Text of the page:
Henry Dunster as Pastor


Parish at Bury

Following his graduation from Magdalene College, Cambridge University, Dunster was probably ordained a minister in the Church of England and assigned a parish and church back in his hometown of Bury, located nine miles north-northwest of Manchester. Though it seems likely that he was formally ordained, these were strange and perilous times in England, and exceptions did occur.

Assuming Dunster was officially ordained, he would have been assigned a "living" in Bury Parish - an income associated with the parish appointment. In the early seventeenth century this often included "the right to levy certain tithes...from the farmers," such as tithes of crops and other produce. (1)

History records a fee levied against Dunster while he was still in Bury by the bishop of the diocese (another argument in favor of the view that Dunster was ordained). In 1634 Bishop Bridgeman "drew up a full list of the clergy of his diocese for the purpose of collecting from each contributions for the repair of St. Paul's Cathedral, London." Ernest Axon wrote that Dunster's name appears in the list "as a curate of Bury, and was assessed at 3s. 4d." Axon adds that "Dunster, whether by reason of poverty or a tender conscience, does not appear to have paid anything." (2)

Though Dunster was university-trained, many of his minister peers in Lancashire county most likely were not: "it is probable that from one third to one half of the incumbents in county parishes were not university men and had no proper training," according to Wallace Notestein, author of The English People on the Eve of Colonization, 1603-1630 (1954), who added that "a great number of graduates [of Oxford and Cambridge] became clergymen in country villages" and suffered some degree of intellectual loneliness or isolation in those assignments following the heady academic life and friendships cultivated at their universities. (3)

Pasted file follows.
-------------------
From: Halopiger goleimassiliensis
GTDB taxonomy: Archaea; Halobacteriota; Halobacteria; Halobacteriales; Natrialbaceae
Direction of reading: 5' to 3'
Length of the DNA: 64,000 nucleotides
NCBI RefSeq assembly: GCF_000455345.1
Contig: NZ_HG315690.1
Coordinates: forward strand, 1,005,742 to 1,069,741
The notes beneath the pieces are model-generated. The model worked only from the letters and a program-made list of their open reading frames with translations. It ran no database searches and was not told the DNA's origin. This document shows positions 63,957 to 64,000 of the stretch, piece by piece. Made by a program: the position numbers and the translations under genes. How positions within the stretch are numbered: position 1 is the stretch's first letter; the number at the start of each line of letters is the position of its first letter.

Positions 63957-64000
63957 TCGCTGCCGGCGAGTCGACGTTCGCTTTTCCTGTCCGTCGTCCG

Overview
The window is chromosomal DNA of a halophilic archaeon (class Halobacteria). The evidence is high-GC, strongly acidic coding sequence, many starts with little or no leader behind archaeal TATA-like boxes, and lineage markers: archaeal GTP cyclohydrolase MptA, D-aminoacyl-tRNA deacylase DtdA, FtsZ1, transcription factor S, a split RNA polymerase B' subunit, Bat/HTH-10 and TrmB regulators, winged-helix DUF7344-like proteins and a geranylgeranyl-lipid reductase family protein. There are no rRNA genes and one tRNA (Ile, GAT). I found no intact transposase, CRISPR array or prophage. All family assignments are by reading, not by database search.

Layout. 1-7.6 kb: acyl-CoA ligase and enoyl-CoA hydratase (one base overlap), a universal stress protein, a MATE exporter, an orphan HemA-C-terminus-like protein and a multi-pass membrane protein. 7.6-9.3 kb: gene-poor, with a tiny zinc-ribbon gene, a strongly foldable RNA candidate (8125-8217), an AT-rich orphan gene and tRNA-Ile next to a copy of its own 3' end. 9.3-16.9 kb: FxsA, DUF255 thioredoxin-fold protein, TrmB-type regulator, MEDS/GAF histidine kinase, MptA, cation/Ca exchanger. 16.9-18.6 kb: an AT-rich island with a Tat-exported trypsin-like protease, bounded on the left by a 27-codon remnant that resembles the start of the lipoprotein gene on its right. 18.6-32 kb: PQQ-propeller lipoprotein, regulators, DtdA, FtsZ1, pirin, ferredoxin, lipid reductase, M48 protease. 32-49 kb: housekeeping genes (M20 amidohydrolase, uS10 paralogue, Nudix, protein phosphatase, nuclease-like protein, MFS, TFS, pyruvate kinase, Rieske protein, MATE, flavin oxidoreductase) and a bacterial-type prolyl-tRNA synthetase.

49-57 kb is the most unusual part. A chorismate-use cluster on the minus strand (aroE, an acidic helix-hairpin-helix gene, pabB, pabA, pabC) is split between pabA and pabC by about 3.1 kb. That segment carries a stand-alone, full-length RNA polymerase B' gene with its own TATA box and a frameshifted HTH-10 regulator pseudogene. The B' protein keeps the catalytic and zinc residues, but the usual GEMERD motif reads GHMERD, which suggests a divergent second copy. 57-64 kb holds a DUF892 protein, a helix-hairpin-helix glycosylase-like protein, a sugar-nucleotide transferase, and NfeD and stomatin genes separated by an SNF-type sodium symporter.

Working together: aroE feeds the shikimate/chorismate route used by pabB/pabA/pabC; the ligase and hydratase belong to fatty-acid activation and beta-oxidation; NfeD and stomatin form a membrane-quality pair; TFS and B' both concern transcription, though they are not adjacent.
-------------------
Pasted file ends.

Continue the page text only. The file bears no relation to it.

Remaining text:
A "Painfull Minister"

One of Henry's parishioners in Bury wrote that Dunster was "a studious and painfull minister."(4) That, unfortunately, is the only opinion we have of his earliest years in the ministry. Although "painful" has a very specific and negative connotation in the twenty-first century (perhaps describing someone who is difficult or "painful" to listen to), it had a very different meaning in the seventeenth century. In those days, "painful" or "painfull" meant "painstaking" and "full of zeal." It was considered a high compliment, not a criticism or a put-down of one's preaching style.

Thomas Shepard also described Dunster as "a man pious, painful, and fit to teach, and very fit to lay the foundations of the domesticall affairs of the College..."(5) Rev. Henry Bury - who left money to the Bury Grammar School in Lancashire where it is believed that Dunster attended as a young man and later taught at - also referred to Dunster in a very positive way in his will dated October, 1634, as "Mr. Dunster, that studious and painful minister."(6) It is believed that Rev. Bury was a family friend who may have mentored young Henry and helped get him into Magdalene College. (7)

The impression one gets from these observations is that of a young minister who took extreme care and precision in his preaching, trying very hard and conscientiously to fulfill the obligations of Scripture of "rightly dividing the Word of truth" (II Timothy 2:15).

Interim Pastor of First Church of Cambridge; Thomas Shepard and "Matchless Mitchell"